N.H. Has ‘Wasted’ 2,384 COVID-19 Vaccines; Less Than 1% But More Than Neighbors | New Hampshire Public Radio

N.H. Has ‘Wasted’ 2,384 COVID-19 Vaccines; Less Than 1% But More Than Neighbors

Mar 12, 2021

A member of the N.H. National Guard draws up doses of COVID-19 vaccine at a clinic in Exeter.
Credit Todd Bookman/NHPR

While millions of COVID-19 vaccines are being administered across the country every day, a small number end up unused: either lost, damaged, or otherwise “wasted,” the term used by public health experts.

The numbers vary state to state. In New Hampshire 2,384 doses of COVID-19 vaccine have been wasted as of March 10, a small fraction—0.69%—of the more than 343,000 doses received to date. 

Of the wasted doses, state public health officials say 1,542 were lost due to broken vials or syringes. Another 724 shots expired and could no longer be used after being pulled out of freezers to thaw, while 118 doses have gone missing. 

While New Hampshire’s rate of wasted vaccines is considered low by national experts, our current rate is considerably higher than many of our neighbors.

As of Wednesday, Vermont had reportedly logged 458 wasted doses, for a wastage rate of 0.2%. In Massachusetts, 1,493 doses have gone to waste, or 0.08%. Rhode Island’s wastage rate stands at 0.06% with 211 wasted doses, according to that state’s health department.

New Hampshire’s figures, which were provided to NHPR by the state Department of Health and Human Services, do not include vaccines administered at long-term care facilities through a partnership between the federal government and private pharmacy chains.

Some amount of vaccine wastage is likely inevitable: both the Pfizer and Moderna vaccines need to be transported at ultra-low temperatures, and then once removed from freezers to thaw, need to be used within six hours. On top of that, vaccine administrators are often able to squeeze extra shots out of a vial, requiring last minute juggling of schedules and wait lists.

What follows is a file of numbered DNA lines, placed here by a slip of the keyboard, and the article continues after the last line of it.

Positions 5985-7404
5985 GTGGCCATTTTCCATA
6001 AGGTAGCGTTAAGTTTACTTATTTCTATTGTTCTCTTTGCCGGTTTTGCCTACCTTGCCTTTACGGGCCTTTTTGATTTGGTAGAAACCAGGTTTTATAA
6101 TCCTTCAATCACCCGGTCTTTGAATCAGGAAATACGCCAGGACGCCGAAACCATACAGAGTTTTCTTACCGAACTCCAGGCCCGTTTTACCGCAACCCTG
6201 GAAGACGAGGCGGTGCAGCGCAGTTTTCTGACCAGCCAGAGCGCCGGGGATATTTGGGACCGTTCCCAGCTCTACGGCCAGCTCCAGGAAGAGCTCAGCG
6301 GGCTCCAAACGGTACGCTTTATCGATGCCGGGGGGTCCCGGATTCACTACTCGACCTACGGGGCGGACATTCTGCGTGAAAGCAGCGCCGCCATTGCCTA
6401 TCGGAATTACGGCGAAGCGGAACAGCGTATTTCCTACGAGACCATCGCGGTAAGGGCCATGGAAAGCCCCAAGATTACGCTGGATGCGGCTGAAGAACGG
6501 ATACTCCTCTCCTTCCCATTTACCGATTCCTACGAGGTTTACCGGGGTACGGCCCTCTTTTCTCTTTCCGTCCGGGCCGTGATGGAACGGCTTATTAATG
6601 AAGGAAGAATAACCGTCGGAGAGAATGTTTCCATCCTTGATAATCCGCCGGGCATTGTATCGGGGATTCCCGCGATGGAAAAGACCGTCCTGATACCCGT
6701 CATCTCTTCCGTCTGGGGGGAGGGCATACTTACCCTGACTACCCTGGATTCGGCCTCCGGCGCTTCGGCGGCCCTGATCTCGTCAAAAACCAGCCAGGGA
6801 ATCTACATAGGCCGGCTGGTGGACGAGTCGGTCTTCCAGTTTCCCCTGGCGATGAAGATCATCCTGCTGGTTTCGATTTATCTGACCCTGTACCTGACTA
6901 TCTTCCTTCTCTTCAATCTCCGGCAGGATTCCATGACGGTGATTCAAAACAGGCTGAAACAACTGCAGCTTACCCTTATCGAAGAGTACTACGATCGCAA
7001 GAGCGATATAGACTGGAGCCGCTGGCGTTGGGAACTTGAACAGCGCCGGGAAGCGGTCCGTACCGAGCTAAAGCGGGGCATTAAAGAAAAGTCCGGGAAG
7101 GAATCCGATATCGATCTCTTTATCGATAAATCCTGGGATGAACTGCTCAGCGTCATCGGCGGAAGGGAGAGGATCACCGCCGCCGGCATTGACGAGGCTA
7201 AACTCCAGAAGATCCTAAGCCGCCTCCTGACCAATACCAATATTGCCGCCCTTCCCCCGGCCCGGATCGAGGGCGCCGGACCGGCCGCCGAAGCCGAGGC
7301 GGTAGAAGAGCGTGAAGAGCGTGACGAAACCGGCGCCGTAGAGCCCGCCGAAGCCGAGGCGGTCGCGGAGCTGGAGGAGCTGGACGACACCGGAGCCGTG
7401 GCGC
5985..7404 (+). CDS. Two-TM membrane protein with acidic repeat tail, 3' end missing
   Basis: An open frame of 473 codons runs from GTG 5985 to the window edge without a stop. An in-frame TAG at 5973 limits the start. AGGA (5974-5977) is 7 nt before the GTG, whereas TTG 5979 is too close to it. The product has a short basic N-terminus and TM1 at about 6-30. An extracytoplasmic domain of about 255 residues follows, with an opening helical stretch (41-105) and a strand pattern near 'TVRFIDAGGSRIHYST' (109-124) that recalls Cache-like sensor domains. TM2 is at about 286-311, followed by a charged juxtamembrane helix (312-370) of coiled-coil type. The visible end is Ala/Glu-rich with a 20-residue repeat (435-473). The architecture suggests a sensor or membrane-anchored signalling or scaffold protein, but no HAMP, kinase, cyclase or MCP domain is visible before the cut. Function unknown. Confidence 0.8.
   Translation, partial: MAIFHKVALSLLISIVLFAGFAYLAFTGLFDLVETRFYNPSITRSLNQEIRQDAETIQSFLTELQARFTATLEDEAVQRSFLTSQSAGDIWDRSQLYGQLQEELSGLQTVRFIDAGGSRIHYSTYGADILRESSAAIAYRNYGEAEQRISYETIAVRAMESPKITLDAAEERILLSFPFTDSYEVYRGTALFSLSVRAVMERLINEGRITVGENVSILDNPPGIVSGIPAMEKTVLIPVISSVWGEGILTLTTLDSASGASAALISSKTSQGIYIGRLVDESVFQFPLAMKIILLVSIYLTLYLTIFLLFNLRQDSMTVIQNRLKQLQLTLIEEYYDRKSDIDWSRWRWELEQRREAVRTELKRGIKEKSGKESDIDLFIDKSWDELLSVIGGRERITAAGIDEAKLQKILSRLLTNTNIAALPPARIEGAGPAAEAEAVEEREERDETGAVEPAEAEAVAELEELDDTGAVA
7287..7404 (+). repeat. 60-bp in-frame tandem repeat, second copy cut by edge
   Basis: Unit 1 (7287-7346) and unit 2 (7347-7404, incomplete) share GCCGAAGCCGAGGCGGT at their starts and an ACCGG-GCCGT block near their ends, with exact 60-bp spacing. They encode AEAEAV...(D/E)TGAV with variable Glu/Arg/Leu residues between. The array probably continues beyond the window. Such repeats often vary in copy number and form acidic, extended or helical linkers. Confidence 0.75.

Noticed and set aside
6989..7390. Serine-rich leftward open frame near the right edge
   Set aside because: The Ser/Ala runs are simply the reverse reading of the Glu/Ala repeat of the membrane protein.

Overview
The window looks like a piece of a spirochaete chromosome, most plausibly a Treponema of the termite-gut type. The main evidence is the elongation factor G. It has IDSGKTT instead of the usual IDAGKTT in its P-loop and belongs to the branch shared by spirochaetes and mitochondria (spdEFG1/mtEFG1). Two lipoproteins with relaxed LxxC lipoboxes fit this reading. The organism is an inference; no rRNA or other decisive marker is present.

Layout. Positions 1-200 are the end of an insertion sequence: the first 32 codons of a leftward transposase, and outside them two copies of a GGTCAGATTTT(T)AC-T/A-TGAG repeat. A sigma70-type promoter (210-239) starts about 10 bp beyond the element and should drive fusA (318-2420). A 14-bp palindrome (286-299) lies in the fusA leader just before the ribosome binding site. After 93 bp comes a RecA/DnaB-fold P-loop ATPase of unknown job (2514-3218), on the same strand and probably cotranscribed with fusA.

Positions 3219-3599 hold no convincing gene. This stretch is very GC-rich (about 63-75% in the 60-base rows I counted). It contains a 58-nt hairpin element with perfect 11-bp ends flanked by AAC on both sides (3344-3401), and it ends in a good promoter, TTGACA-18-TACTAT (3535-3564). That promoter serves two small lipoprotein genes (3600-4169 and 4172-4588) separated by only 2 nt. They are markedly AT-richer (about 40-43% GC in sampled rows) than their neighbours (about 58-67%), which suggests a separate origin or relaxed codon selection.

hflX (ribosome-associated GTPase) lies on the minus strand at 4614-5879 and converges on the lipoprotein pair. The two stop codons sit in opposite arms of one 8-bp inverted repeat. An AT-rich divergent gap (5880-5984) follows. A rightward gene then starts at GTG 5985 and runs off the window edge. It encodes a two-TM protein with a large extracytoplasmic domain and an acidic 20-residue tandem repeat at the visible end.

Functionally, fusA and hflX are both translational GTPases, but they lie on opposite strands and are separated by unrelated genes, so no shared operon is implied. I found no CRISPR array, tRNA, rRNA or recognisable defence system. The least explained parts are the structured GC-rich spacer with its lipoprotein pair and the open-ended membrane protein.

“When you look at the amount of things that can go wrong, whether you have a malfunction of a syringe, you have vaccine that is very fragile—our [National] Guardsmen and our volunteers are doing a tremendous job to make sure that every vaccine is used in an appropriate way,” said Perry Plummer, who is coordinating vaccine logistics for the state.

Vaccinations in New Hampshire are currently being administered at state-run locations overseen by the state National Guard, as well as at a handful of hospitals and Walgreens locations. 

Though the CDC appears to require reporting of any wasted vaccines, many states, including Maine, have declined to release exact statistics. The CDC did not respond to a request for additional data.

Connecticut has only received reports of 10 wasted doses, a head-scratchingly small fraction of the more than 1.3 million doses the state has administered.

“I can only tell you what has been reported to us,” said a spokesperson for Connecticut’s Department of Health. “We have rigorous guidelines for our vaccine providers for ensuring doses aren’t wasted.”  

Ohio recently reported a wastage rate of 0.11%, while Pennsylvania’s wastage rate, as of February 26, was 0.07%. 

According to Dr. Georges Benjamin, executive director of the American Public Health Association, about 2.6% of non-COVID-19 vaccines in the U.S. are wasted on average, including routine childhood vaccines and shots for adults such as the seasonal influenza vaccine.

“Everyone is trying to make sure that every dose goes into the arm, with the goal, ultimately, to not waste one single drop,” he said.

Benjamin said while there have been scattered reports of lost COVID-19 doses due to malfunctioning freezers or batches left to expire, overall, states including New Hampshire with a wastage rate of 0.69% should be commended. 

“Pat themselves on the back for a number that low, absolutely,” said Benjamin.